... So they loaded up the truck and they moved to New Jersey ...
Cape May, that is.
"We looked like the Beverly Hillbillies, with our truck full of stuff. ...." said Doug McMain, who along with his wife, Anna Marie, decided to "chuck it" - their computer careers, that is - and buy The Queen Victoria Bed and Breakfast in Cape May, N.J.
Doug, a database architect, and Anna Marie, who owned and operated a computer training company, had been to Cape May on many day trips and they had stayed in bed and breakfast inns on other vacations. Every time they came back from a vacation, they'd search for bed and breakfast inns for sale, for about a week. And then settle back into their real lives.
But in 2003, they just kept searching. The post-vacation glow, that dream of owning a B&B, didn't go away as it had in the past.
Then they discovered the Queen Victoria through an online advertisement. It was in May of 2004 when the purchase was final.
They signed the papers in the morning, and hosted a full house at tea that afternoon. That was the week before Memorial Day, quite a busy time in Cape May.
Luckily, the previous owners stayed on for 14 days to help them get their bearings.
Then, they were on their own. It wasn't until late September that they had time to move their personal things and settled in.
They are a pretty busy pair - up at 5:30, at the inn by 6 a.m. Of course it's a short commute; they live in another Victorian building, which houses guests as well, just across the street.
Anna Marie plans all the menus and selects the recipes. Doug does a lot of the maintenance and renovation.
They do have a staff of about 20 year-round, and add some employees for the busy summer months. They have a cook who makes the food for breakfast and for tea. Also on staff are three maintenance guys, a carpenter-painter and four assistant innkeepers.
"That gives us time to spend with guests." They are always at the inn for breakfast, and then later in the day for tea time.
It's the innkeepers who make a B&B special.
While Anna Marie scurries around at breakfast, pouring tea out of one of her hundreds of teapots from her collection, she chats about what's going on in the town that day. The guests share stories of who they are, why they are there, what they've experienced in Cape May since they arrived.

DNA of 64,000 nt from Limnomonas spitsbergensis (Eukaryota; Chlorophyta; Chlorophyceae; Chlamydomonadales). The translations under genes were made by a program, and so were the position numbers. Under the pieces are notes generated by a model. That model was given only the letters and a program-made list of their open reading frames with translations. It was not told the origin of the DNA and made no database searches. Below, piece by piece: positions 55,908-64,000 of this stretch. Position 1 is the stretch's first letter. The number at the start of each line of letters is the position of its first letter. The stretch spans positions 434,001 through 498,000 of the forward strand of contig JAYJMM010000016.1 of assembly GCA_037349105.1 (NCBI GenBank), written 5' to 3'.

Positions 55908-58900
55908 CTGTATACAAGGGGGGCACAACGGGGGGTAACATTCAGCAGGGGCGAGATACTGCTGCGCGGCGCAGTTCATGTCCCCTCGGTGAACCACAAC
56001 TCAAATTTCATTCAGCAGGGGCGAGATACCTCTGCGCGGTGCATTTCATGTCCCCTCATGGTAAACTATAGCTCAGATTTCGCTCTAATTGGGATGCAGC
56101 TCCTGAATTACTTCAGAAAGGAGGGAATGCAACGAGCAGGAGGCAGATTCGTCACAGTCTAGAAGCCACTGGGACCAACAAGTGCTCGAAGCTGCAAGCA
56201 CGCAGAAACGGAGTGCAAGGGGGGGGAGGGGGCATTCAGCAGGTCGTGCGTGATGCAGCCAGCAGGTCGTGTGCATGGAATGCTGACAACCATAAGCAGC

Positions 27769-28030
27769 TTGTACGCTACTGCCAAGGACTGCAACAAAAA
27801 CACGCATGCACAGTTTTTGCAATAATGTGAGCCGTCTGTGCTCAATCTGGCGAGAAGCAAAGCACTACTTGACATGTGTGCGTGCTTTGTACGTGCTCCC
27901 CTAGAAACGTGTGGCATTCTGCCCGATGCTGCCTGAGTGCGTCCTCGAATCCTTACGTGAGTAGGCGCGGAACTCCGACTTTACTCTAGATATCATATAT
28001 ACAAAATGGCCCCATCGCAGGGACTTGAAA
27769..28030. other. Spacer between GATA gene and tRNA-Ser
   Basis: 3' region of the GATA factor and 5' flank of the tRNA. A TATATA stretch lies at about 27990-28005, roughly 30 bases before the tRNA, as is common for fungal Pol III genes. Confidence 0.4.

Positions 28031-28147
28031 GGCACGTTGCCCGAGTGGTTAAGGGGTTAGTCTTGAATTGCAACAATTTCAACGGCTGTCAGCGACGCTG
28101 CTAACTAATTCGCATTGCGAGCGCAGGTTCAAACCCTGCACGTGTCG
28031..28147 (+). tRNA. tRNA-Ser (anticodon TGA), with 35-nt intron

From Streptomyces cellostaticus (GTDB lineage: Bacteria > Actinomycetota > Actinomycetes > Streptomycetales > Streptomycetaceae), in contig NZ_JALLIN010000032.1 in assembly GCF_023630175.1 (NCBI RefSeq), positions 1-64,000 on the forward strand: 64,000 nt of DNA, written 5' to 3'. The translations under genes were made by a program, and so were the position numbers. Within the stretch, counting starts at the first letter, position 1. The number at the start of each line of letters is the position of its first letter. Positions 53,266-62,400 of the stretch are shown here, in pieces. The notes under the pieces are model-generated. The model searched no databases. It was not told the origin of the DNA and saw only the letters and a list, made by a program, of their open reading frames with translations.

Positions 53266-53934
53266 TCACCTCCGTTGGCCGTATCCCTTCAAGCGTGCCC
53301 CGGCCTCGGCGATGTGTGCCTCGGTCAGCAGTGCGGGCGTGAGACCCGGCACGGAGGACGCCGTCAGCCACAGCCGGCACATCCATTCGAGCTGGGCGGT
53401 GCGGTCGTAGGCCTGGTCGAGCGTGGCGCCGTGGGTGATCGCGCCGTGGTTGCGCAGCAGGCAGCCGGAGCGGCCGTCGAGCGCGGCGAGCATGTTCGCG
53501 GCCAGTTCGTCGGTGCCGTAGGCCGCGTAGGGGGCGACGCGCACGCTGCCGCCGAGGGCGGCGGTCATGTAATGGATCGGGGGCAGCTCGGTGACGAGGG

It's the same at tea; who did what all day, and where are they going to eat dinner that night?
And the best part of their lives? "Meeting the people and living in this gorgeous town," Anna Marie said.
"Unless you're doing this, you can't afford to live here," Doug pointed out.
The Queen Victoria is the largest bed and breakfast inn in Cape May and the only one open year-round. It offers 32 rooms in four Victorian structures. They all have different themes, and the rooms are named accordingly. We stayed in the Charring Cross room, which is a London neighborhood. The rooms vary in size and amenities - such as fireplaces, porches, whirlpool baths, double showers, sitting areas. All are beautifully appointed.
Ours had a canopied bed, a sitting room with a daybed and a huge bathroom. All rooms have televisions and DVD players, however, the modern convenience (or distraction!) can be removed at a guest's request.
The Crown Jewel is the "nicest" and may be the "most expensive room in Cape May," Doug noted. A perfect honeymoon suite, the two level cottage features a second-floor bedroom with a two-person whirlpool bath. Adjacent to the first-floor sitting room is a double shower.
"What we really love is that Cape May is so much more than the beach," Doug said, noting that everything is "a short stroll away" - nice restaurants, shops, the library, and of course, the beach.